There’s currently an awful lot of uncertainty out there for business owners and much of this is traceable to cash flow worries. Contrasting the unknown and possibly adding to the worries is tax – one of the certainties in life. Just around the corner is the 7th of May, a big date for both income tax and GST payers. So, you’ve got a bill – what are you going to do about it?
Firstly, understand what it’s for:
If it’s an income tax bill, it is the final provisional tax instalment on the income earned for the financial year that finished on 31 March 2020. This is tax towards the income you’ve already earned and we’ve reviewed this.
If it’s a GST bill, depending on you GST registration period, it is GST for the past one, two, or six months ended 31 March 2020.
So, in short, it’s tax for what has already happened.
Should you pay it now? Do you have to pay it?
The rumour mill has been thriving amid the COVID-19 outbreak and one of the subjects we’re hearing get a bit of traction is around the Inland Revenue use of money interest remissions. Through the whispers this has ended up being interpreted as “I’ll just pay it later and there’ll be no penalties or interest”. This is definitely not the case.
Inland Revenue’s discretion applies and they have stated they will treat interest remissions on a case-by-case basis. Inland Revenue’s words are:
To be eligible for remittance of penalties and UOMI, customers must meet the following criteria: – They have tax that is due on or after 14 February 2020 – Their ability to pay by the due date, either physically or financially, has been significantly adversely affected by COVID-19 – They will be expected to contact the Commissioner as soon as practicable to request relief and will also be required to pay the outstanding tax as soon as practicable
Option 1 – Make the payment in full
You’ll lose access to the money you currently have aside. This means you’ll lose the ability to utilise that money for any short-term solutions that may result from recovering from the impact of COVID. Once paid you’ll be up to date with your tax.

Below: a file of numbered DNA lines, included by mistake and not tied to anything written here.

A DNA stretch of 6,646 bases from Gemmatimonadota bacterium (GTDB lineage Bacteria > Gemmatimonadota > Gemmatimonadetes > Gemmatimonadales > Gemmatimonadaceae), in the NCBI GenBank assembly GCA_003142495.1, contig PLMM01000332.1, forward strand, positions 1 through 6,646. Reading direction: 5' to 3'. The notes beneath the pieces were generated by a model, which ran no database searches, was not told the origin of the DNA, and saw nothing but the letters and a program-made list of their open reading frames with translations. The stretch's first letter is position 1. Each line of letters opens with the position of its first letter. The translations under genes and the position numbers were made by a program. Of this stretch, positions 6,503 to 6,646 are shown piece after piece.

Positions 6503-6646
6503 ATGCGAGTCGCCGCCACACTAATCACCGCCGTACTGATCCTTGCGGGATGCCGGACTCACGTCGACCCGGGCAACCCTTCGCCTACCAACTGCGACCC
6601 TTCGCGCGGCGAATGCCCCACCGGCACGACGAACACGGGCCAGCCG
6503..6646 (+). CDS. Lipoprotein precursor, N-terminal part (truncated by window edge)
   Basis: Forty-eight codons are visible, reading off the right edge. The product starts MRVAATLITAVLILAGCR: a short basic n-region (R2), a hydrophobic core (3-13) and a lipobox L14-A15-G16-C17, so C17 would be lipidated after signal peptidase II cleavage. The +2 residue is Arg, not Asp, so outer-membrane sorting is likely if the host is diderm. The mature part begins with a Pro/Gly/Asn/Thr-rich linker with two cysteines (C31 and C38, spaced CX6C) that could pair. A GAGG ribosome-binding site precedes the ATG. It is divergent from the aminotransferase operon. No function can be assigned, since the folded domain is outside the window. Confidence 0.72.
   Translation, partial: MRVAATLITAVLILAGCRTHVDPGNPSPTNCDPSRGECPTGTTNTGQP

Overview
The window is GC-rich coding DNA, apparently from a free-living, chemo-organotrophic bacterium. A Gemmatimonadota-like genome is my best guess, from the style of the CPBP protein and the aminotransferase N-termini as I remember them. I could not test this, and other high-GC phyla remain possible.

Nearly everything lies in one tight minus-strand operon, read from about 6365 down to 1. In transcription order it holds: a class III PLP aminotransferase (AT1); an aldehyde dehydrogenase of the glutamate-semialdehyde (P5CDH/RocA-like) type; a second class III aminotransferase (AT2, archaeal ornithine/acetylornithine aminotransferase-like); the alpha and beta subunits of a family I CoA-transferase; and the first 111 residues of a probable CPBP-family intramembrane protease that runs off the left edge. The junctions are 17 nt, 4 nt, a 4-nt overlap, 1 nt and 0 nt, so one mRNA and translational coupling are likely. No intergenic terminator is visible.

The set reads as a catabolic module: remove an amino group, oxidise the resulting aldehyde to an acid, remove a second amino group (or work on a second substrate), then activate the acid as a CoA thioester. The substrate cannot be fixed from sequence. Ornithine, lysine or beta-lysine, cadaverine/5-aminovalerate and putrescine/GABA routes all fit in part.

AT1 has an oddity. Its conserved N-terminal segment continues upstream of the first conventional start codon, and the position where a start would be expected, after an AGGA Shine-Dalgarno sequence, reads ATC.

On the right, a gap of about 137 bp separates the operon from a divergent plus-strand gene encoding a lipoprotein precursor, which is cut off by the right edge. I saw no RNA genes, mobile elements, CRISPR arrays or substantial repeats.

Option 2 – Enter an instalment arrangement with Inland Revenue
You can enter an instalment arrangement via your MyIR login to pay the tax over instalments. This can be weekly, fortnightly, or monthly and by over up to two years. You can also delay the first instalment by up to 60 days. Inland Revenue will charge interest and a penalty for this. Once the tax is paid, you can request consideration for remission of any penalties and/or interest charged – to reiterate, this is not a given.
Option 3 – Enter an instalment arrangement via tax pooling
For income tax, we can set up an instalment arrangement via a third party tax pooling service which has more flexible payment terms and a lower interest rate. Our preferred service provider is Tax Traders. Tax Traders have also offered to refund any interest they charge if Inland Revenue subsequently offers to remit interest and/or penalties for you. Contact us to discuss setting an arrangement up for you.
Option 4 – Apply for tax write-off due to severe financial hardship
If your business is forced to shut up shop permanently due to the impacts of COVID, Inland Revenue will be understanding. Contact us to discuss the financial hardship application process.
You may have noticed there’s no option to do nothing – it is an option but not one we’d recommend. If you’re unsure on any of the above options, talk to your Outside go to and we’ll be able to help come to the best solution for your situation.
Missed our initial COVID-19 tax scheme treatment post? Check it out here.
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